Navigating the EPO’s Updated Guidelines for Examination
The European Patent Office (EPO) has issued a new version of its guidelines for examination, which provide guidance for examiners and applicants on European patent law and procedure. Some notable changes are discussed in this article. Guideline references of the form A-IV, 2 refer to Chapter A, part IV, section 2.
Colour photographs may now be filed as drawings for a European patent application (A-IX, 1.2). However, the photographs will be scanned and reproduced in black and white, so any colour detail will be lost. Therefore, we would not advise relying on the colour detail of the photographs for disclosing features of an invention.
Priority search results
If a European application claims priority, then the search results for the priority application must be provided to the EPO (A-III, 6.12). If the examining division finds that the priority search results have not been provided, then it will ask the applicant to file them within 2 months (C-II, 5). If this is not done in time, then the application is considered to be withdrawn.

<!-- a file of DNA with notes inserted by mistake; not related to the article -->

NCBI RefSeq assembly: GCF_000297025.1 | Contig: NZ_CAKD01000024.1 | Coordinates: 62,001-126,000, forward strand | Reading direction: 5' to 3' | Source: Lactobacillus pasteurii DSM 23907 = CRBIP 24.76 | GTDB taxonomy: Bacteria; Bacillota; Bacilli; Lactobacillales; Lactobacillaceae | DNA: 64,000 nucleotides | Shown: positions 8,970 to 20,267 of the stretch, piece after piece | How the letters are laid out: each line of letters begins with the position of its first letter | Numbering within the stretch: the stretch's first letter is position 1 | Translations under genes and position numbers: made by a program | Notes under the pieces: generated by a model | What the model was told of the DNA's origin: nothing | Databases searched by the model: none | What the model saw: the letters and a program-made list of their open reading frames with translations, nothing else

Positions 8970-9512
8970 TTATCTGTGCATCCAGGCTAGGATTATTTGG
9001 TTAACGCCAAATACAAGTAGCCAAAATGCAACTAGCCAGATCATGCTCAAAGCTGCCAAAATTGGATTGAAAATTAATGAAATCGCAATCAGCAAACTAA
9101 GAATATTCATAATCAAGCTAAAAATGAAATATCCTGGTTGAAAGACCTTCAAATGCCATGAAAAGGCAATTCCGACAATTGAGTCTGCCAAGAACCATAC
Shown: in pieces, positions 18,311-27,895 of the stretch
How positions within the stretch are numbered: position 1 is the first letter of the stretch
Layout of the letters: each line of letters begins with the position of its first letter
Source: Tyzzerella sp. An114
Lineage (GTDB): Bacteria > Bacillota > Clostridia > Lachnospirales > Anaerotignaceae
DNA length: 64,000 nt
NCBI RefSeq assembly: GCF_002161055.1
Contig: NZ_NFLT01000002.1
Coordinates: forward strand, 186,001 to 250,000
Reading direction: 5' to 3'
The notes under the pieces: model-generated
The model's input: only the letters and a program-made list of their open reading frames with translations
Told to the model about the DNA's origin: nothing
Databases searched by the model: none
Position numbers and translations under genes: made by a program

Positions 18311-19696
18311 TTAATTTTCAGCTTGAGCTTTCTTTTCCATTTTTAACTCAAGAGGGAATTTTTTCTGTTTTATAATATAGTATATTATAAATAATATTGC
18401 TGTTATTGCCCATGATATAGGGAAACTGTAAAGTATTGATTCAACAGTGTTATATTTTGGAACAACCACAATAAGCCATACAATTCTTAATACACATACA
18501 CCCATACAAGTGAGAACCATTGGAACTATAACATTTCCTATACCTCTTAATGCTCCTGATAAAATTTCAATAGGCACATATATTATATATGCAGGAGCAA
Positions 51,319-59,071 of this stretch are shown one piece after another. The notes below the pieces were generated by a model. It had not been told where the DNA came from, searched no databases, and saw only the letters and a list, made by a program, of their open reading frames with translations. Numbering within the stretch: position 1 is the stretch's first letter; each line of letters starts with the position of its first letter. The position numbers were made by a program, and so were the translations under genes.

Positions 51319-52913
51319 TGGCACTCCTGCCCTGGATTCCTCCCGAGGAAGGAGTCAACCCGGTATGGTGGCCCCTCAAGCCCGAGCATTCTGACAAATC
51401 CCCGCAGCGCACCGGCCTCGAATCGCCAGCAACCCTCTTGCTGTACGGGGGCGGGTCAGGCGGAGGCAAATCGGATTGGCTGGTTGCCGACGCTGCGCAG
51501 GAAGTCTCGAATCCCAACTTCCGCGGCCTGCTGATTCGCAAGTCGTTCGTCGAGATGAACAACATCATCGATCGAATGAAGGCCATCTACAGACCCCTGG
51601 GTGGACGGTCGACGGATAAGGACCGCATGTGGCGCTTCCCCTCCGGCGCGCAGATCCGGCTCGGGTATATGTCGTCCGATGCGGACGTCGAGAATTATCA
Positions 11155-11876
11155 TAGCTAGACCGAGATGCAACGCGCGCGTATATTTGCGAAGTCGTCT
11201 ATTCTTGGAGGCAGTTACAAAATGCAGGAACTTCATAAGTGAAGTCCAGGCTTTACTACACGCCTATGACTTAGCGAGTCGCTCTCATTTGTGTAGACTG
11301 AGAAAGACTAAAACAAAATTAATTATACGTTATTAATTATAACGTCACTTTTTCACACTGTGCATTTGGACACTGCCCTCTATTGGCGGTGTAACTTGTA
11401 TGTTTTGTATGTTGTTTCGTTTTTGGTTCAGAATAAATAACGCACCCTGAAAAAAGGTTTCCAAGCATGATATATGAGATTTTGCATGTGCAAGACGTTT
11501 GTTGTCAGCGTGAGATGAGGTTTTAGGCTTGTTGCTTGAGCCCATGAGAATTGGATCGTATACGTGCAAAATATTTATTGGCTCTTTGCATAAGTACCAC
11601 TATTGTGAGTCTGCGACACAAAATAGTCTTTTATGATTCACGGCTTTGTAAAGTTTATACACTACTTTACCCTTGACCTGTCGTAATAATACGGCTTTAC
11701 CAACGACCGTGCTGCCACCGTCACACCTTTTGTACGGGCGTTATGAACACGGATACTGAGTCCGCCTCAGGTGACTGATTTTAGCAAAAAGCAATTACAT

However, the priority search results do not have to be provided if:
- the search for the priority application was performed by the EPO;
- the priority application is a US, UK or Japanese application; or
- the European application is a divisional application and the priority search results have already been provided for the parent application.
Under European practice, an invention must have a technical effect in order to be considered patentable and involve an inventive step. The new guidelines state that features concerning the graphic design of user interfaces do not have a technical effect, and so cannot provide an inventive step (G-II, 3.7.1).
Also, a data structure is not considered to have a technical effect because it is merely a static memory configuration which does not carry out anything by itself (G-II, 3.7.2). However, the processing of the data structure may achieve a technical effect. Therefore, when an invention involves a new data structure, we would recommend drafting the claims in terms of a method or apparatus which processes the data structure, as this is more likely to succeed than a claim to an isolated data structure.